If the connection distance is short, and noise is not a problem, a millivolt-output sensor can be easy to design-in but requires a regulated power supply to prevent fluctuations in the excitation voltage affecting the output.
A voltage-output transducer [MJ3] [MJ(4] amplifies the bridge signal, making it a good choice where longer cable lengths are required. Lower noise susceptibility, and a lower-cost unregulated power supply are additional advantages.
A pressure transmitter converts the voltage output to a current signal, typically 4-20mA. Noise susceptibility is extremely low and cable lengths can be several hundred metres, although power consumption is greater.
When searching for the right pressure sensor, you’ll want to consider the media they’re designed to measure, i.e. the different types of gases and liquids:
- Atmospheric / barometric
- Hydraulic / pneumatic
- Corrosive media
Although many of the above can be adapted for use with corrosive substances, you can also find sensors specifically designed to measure corrosive media.
Sensors used in chemical processes may need to withstand exposure to corrosive media such as acids or alkalis. Many can be specified with a stainless steel case and/or diaphragm for increased corrosion resistance. These can also withstand corrosion due to atmospheric humidity or water splashes, or withstand permanent immersion in untreated water, or in water containing chemicals such as in treatment plants or swimming pools.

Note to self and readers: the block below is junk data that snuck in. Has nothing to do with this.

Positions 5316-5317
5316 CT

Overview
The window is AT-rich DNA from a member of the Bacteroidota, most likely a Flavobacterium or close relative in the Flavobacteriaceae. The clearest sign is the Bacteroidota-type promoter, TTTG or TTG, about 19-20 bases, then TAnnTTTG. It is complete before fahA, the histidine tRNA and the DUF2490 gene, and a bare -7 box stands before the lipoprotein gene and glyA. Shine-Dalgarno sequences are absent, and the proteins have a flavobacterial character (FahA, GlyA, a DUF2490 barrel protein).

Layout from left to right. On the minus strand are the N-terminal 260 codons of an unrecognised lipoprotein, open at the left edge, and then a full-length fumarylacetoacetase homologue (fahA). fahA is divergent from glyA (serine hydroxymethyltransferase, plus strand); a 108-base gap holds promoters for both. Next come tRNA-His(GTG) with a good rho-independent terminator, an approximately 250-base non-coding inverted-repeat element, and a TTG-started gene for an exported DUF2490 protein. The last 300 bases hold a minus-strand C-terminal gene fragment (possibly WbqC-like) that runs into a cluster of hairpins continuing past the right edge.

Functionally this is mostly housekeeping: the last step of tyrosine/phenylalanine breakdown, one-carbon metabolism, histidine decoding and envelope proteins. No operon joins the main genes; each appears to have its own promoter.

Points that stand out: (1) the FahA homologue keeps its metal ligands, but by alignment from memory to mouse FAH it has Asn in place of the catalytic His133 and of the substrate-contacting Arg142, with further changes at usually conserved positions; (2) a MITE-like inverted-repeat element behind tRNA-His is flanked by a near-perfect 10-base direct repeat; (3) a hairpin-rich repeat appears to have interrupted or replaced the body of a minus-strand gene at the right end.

Sea water, salt spray or coastal environments can present corrosion hazards beyond the resistance of ordinary low-grade stainless steels. Case and diaphragm materials such as super-nickel alloys or titanium are often recommended.
Sensors may also be specified with parts such as o-rings made from viton, instead of rubber, for increased resistance to ageing and corrosion. Alternatively, the diaphragm may be welded to the sensor body to enhance corrosion resistance.